Tuesday, August 25, 2009

No Wedding Bell Blues

I felt like the Reverend Sun Myung Moon and his Merry Band of Moonie Ministers presiding over multiple weddings as I officiated at a dual ceremony last night at our neighbor’s house.

I found out a couple of weeks ago that Ken and Corina, who live right next door to us, were planning to get married by a Justice of the Peace. They’ve been together for seven years and have two kids, but hadn’t been able to make their relationship legal until now. Maya and their two-year old daughter, Jira, squeal with toddler delight whenever they get together.

So I went to Corina and said, “I can do the wedding. C’mon, we’re neighbors and friends. I’d love to be part of it.”

“We’re not doing anything special,” said Corina, a 25-year old Romanian. “We’re just going to sign the papers in our home. Very simple.”

Then she added, “And my sister is going to get married, too.”

Adina is two or three years older and has been dating Marco, someone she met at work, for not quite a year.

So I rubbed my hands together in glee and said, “Great. Two weddings. Two sisters. I can’t wait.”

Yesterday, the four of them went to the County Registrar’s office and brought in the appropriate documents (birth certificates, legal IDs) and left with more paperwork (marriage license, temporary certificate) for the minister-rabbi-priest-officiate-neighbor to complete.

We had to wait until after 8 pm for the ceremony to begin. Verna and I needed to get Miguel and Maya to bed and Marco and Adina didn’t get off work until 7:30. Verna and I brought over a digital recorder and a chilled bottle of champagne.

When we got to Ken and Corina’s everyone was watching the tail end of a baseball game. Adina said, “We have to call our mother.”

“No, we’ll wake her,” Corina said.

“But she wants us to wake her,” Adina insisted.

After the call, their mother went online so both of Adina and Corina’s parents could watch the ceremony via web cam.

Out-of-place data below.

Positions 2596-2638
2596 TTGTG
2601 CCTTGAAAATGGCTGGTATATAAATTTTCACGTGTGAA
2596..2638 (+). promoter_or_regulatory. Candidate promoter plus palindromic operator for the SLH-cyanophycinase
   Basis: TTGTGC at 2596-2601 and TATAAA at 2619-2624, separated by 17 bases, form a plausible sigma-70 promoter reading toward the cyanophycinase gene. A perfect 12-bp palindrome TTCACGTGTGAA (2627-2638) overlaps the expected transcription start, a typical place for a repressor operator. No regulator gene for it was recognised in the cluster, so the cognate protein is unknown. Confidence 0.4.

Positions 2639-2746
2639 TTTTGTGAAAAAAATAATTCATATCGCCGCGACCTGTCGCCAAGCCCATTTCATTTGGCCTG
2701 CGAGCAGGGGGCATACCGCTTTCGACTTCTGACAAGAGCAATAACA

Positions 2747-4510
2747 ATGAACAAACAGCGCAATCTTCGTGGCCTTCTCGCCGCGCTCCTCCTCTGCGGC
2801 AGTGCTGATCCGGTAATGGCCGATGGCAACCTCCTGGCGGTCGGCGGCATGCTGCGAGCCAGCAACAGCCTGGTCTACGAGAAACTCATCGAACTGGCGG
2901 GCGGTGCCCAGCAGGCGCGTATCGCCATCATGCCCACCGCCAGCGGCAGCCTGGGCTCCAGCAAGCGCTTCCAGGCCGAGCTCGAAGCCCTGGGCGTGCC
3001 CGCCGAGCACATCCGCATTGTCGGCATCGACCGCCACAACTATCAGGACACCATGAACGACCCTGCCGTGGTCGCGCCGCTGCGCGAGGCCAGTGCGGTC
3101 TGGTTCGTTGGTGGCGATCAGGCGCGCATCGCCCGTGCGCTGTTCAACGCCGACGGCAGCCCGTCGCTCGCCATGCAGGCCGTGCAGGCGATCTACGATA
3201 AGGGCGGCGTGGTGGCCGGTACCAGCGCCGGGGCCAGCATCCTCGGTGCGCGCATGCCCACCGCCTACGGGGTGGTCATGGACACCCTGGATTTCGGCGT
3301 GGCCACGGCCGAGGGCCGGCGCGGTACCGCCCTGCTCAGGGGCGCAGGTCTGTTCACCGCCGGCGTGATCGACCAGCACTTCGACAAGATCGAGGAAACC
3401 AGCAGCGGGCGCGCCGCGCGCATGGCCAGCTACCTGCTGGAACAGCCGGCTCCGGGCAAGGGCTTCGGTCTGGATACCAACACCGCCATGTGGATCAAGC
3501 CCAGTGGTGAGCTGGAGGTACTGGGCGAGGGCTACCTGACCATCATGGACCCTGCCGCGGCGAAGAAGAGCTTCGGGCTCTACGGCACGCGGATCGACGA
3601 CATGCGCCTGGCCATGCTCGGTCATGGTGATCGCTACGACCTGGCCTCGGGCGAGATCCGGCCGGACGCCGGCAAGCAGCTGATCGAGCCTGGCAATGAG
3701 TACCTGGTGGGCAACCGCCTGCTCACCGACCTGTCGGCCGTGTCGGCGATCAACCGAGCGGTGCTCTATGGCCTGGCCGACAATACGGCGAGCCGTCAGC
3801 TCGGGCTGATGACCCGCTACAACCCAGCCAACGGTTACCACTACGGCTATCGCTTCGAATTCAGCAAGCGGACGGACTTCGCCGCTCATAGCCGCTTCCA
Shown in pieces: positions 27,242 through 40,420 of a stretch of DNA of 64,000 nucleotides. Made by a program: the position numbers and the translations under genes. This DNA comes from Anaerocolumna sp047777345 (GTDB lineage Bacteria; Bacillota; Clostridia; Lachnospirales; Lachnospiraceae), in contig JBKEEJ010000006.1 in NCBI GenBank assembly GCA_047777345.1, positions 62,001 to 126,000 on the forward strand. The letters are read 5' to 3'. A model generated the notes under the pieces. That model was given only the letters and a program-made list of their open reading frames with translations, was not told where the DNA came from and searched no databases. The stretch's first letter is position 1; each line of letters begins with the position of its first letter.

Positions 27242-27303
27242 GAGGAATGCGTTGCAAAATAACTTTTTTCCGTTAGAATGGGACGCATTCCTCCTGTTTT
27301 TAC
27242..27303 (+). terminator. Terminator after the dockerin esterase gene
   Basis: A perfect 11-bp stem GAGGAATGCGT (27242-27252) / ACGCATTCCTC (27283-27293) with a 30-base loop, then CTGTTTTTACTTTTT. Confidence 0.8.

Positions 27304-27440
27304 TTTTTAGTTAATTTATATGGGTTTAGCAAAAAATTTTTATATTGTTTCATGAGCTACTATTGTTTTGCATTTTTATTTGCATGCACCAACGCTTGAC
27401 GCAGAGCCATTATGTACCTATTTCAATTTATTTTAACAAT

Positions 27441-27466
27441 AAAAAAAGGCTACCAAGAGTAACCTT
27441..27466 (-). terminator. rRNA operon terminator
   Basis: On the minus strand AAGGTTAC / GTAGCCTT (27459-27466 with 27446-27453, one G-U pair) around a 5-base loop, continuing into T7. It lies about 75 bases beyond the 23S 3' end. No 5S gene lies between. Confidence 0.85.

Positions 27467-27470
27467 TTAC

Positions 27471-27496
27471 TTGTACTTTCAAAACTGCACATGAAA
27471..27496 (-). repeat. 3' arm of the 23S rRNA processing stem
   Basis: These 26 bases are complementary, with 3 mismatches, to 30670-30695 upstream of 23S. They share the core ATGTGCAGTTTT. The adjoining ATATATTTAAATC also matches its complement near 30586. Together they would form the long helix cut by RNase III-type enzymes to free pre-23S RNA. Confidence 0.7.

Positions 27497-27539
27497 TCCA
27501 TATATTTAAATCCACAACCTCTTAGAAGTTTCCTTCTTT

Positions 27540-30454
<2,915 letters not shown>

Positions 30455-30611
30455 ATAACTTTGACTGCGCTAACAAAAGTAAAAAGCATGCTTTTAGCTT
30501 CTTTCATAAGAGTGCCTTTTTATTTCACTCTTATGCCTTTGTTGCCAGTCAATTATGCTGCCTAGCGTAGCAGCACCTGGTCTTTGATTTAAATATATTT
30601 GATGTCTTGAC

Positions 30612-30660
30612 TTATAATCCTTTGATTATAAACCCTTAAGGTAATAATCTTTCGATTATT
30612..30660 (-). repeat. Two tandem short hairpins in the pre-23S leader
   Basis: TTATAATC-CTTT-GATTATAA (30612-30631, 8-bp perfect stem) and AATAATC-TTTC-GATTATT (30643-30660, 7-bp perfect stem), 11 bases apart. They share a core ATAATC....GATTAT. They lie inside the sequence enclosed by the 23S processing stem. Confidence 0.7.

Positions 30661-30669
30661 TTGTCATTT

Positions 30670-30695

“How do you say ‘nice to meet you’ in Romanian?” I asked, and then repeated what Corina said. “Tell your mother ‘Down with Ceausescu’.”

Ceausescu was an evil Romanian dictator who terrorized the country in the 60s, 70s, and 80s. Everyone laughed after I denounced him.

First we signed the licenses and I filled in the marriage certificates. Ken and Corina and Marco and Adina served as witnesses for each other. Then we gathered in the living room as Jira rolled on the floor and her 9-month old sister, Kaya, who has just started walking, tried to grab the camcorder wires.

I made some very brief comments about how special wedding ceremonies are, then looked directly at Marco and Adina:

“Before I continue, I need you to know that I have been officiating at wedding ceremonies since 1997 and everyone is still married. So I am counting on you two not to ruin my track record. I have a reputation to maintain. So if you think for any reason things aren’t going to work out, let me know because I cannot continue.”

Marco and Adina smiled. “You won’t have to worry about us,” Marco said.

Then, being the good Jewish boy and Jewish scholar that I am, I read a brief passage about love from First Corinthians in the New Testament. “Love is patient…” etc.

I paused and felt a surge of emotion bubbling inside me. Tears started to well in my eyes. “And now,” I managed to say as I looked first at Marco and Adina, then at Ken and Corina, “it is my pleasure, granted by the State of California and this community of friends and neighbors, to pronounce you married.”

Verna, who was filming the festivities, shouted from the kitchen, “You may kiss.” The couples kissed and then Corina informed us that her mother and father were crying. I yelled, “Mazel tov” then we popped open the first bottle of champagne and toasted the foursome in Romanian. Something about having a great married life.

Ken and Corina and Marco and Adina have plans to wed next year again in a Romanian Church in San Francisco. They are already processing the necessary paperwork to get Corina and Adina’s parents travel visas so they can attend the ceremony.

“And you celebrate with us then,” Corina said to me as we all hugged and posed for pictures.